Further, the museum reinforces multiple times that the Hungarians were ruthlessly oppressed by Nazi Germany and Soviet Russia. Aside from a very brief acknowledgement of the Arrow Cross, the museum’s narrative, nor the tour guides, never mention Hungary’s responsibility or hand in carrying out the Holocaust. The House of Terror frames Hungary as solely a victim of the Nazi “Occupation”, rather than admitting its role, small or large, during World War II and the Holocaust. To convey the message that Hungary was unwillingly taken over and occupied by Germany and Soviet Russia is simply untrue. A student, or even a mere passerby that is curious or eager to learn about Hungarian history, that visits this museum without a full prior understanding of World War II and Hungary’s position during the Holocaust could have their depiction of history unbelievably skewed. History becomes distorted and mismatched. One could even say that tourists can be “brain-washed” by visiting this museum, as it seems the House of Terror (and the Prime Minister who funded it) are trying to mask a crucial part of history.
The next question we must pose is who do we give the responsibility to make sure that museums are telling the whole truth, and how? This question seems especially important in an era when museums rely increasingly on new technologies and entertainment to attract visitors. Andras Szantó stated in his article, Terror on Andrassy Boulevard, that “to successfully compete with our relentlessly distracting commercial environment, a museum has no choice but to become user-friendly. For these and other reasons, in recent years the line between academic and atmospheric museum design has steadily blurred… museum directors have learned that eye-popping architecture and accessible programming can popularize exhibits and inflate attendance numbers” (Szantó, pg. 45). Thus, how do we hold museum directors accountable for keeping museums transparent and historically reliable/truthful? Sadly, it is clear that in the case of the House of Terror, transparency was not the agenda. The museum was not a purely historical project created as a place of remembrance and academia. Rather, it was created on the basis of politics, in order to blur Hungary’s real involvement during WWII, and to make sure that Hungary maintained a clean reputation.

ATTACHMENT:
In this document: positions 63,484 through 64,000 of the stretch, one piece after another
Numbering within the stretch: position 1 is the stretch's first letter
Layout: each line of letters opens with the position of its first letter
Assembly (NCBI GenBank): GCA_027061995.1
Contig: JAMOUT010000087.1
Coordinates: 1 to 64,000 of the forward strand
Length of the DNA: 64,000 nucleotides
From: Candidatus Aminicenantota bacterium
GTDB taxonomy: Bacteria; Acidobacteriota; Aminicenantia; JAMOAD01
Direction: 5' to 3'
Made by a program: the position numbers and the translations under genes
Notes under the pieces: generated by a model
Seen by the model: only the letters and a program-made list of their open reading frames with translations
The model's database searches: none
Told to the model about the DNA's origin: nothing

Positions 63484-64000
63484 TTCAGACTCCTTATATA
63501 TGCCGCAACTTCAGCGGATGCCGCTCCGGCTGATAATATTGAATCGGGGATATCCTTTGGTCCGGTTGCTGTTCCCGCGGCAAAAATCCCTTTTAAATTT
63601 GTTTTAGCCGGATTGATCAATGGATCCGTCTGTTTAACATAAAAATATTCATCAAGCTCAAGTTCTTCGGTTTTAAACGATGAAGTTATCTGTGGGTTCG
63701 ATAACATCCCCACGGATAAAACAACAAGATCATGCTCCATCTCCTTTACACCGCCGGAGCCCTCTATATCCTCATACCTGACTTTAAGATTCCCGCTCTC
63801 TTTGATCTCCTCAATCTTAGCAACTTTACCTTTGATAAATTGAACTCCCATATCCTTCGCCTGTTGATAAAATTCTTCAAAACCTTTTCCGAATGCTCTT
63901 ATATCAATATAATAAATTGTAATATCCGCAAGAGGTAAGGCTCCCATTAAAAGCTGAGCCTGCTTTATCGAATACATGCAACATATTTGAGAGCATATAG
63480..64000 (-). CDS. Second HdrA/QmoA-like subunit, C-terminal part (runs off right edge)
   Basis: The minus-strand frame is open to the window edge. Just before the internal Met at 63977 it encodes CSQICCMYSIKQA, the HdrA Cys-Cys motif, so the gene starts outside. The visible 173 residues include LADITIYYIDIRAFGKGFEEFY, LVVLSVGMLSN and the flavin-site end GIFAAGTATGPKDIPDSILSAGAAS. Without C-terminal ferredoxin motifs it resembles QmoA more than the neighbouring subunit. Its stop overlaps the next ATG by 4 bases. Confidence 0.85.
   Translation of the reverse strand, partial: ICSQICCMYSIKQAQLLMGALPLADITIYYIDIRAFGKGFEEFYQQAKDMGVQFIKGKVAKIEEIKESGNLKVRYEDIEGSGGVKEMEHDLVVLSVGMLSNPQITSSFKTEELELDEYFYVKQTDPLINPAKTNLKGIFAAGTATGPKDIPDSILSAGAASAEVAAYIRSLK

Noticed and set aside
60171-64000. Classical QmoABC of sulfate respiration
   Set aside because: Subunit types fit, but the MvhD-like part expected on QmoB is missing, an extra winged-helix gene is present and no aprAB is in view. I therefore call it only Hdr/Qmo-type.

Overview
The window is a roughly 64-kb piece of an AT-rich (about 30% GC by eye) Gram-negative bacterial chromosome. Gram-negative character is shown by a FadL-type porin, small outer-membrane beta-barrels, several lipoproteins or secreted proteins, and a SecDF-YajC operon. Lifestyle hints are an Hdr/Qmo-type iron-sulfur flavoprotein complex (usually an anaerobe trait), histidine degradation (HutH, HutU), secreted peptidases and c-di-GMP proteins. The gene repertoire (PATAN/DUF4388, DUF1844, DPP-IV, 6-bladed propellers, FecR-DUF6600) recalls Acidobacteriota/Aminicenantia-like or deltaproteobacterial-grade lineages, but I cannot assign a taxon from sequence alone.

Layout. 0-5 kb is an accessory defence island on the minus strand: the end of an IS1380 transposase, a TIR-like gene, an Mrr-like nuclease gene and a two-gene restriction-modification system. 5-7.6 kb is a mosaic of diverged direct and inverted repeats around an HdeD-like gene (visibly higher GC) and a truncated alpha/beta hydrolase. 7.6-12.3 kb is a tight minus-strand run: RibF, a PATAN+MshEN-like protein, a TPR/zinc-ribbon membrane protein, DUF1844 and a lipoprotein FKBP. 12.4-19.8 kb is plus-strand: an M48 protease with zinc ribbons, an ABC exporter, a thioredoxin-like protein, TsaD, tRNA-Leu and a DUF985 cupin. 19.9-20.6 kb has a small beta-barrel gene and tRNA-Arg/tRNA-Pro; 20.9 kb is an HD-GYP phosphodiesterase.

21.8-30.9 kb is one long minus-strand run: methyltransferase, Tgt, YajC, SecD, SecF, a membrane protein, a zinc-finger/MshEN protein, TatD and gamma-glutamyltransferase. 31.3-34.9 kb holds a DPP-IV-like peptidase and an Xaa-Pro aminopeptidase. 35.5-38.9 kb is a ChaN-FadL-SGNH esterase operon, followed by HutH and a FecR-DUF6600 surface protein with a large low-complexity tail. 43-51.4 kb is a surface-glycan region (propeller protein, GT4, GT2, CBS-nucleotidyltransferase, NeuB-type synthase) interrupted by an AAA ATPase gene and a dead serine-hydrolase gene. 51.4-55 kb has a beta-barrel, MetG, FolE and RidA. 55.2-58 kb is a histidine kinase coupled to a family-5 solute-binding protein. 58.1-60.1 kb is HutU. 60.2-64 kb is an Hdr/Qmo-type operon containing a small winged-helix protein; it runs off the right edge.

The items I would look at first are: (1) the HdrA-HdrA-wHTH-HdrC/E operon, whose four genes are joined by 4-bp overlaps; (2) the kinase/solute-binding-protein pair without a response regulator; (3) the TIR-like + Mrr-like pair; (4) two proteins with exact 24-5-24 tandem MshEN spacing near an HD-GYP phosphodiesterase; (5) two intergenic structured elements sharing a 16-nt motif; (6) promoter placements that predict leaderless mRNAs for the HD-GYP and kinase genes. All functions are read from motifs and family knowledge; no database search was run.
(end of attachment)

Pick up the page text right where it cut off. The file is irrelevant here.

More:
It is clear that museums are continuing to have a growing impact on modern day education. Statistics show that students develop more attentive and critical thinking skills when they visit museums that correspond to their research and curriculum. But, if students are developing these skills and learning in spaces that are misconstruing history, this could be very consequential to not only their education, but the way that future generations look at historical movements, historical figures, and politics.